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Why is length() not a static method on the sc integer types?


mark.johnstone

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Hello all,

 

I am writing some template code which manipulates some SystemC values, and I came across a place where I am having problems deducing the bit-width of an sc_uint.  In looking over the source code for sc_uint (and sc_uint_base), I see that while the width must be specified as a template parameter, it is stored in a (non-const) member variable of every instance.  I was wondering why the length is implemented this way, and not as a static method which returns the template parameter?  I can't find any place where the width can be changed dynamically.  If the length were implemented as a reference to the template parameter, template code would be easier to write, and every object would be smaller.

 

Thanks,

 

--Mark

 

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The templated SystemC datatypes all build upon a "dynamic bitwidth" implementation (e.g. sc_uint_base) that has its bitwidth set upon construction.  The templates themselves only provide constructors (initializing the length of the base class), assignment operators, and related functions.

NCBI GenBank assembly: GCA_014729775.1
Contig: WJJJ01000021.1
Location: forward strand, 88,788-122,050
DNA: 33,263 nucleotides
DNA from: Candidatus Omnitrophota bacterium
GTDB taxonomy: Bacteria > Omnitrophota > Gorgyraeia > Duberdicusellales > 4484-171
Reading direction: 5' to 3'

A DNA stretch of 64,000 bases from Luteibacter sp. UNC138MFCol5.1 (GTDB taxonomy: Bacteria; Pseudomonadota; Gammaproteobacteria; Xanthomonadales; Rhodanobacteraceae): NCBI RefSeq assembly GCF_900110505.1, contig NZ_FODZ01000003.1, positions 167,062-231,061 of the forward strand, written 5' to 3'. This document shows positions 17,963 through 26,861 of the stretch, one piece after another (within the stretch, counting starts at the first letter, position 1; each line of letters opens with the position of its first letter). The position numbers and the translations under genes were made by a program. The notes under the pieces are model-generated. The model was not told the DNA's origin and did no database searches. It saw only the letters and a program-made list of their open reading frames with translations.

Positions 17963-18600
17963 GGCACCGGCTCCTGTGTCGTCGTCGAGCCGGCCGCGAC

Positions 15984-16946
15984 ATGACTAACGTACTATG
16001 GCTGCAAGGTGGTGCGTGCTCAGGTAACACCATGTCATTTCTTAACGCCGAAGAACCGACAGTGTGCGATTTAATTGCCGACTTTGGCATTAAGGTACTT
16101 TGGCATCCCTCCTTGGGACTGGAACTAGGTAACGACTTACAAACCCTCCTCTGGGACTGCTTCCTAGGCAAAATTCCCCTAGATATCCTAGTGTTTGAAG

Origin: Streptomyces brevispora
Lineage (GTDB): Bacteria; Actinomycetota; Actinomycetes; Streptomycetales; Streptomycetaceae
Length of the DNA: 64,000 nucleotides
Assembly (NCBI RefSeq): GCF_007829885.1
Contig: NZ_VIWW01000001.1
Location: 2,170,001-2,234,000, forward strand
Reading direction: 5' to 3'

It would of course be possible to add a static member to the sc_(big)(u)int templates to provide direct access to the template argument:

template< int W >
class sc_int
   : public sc_int_base
{
    static const int static_length = W; // or some other name
    // ...
};

For these classes, an external helper can be defined easily as well:

template< typename T > struct number_traits; // undefined by default

// specialization for SystemC integer datatypes
template< int W > struct number_traits< sc_dt::sc_int<W> > { static const int length = W; };
// same for sc_uint, sc_bigint, ...

But for true generic programming, the concatenation and range classes would require additional meta programming to make this fully usable.

Secondly, as the base classes should provide access to the length() of the instances as well, this function would require to be declared virtual (as the base classes are non-templated).  This would increase the size (and eventually the runtime cost) again.
 

That said, if you're interested in bit true datatypes implemented with fully deduced widths etc., you might want to use the Mentor/Calypto "Algorithmic C datatypes", see http://calypto.com/en/products/catapult/overview/.

 

Greetings from Oldenburg,
  Philipp

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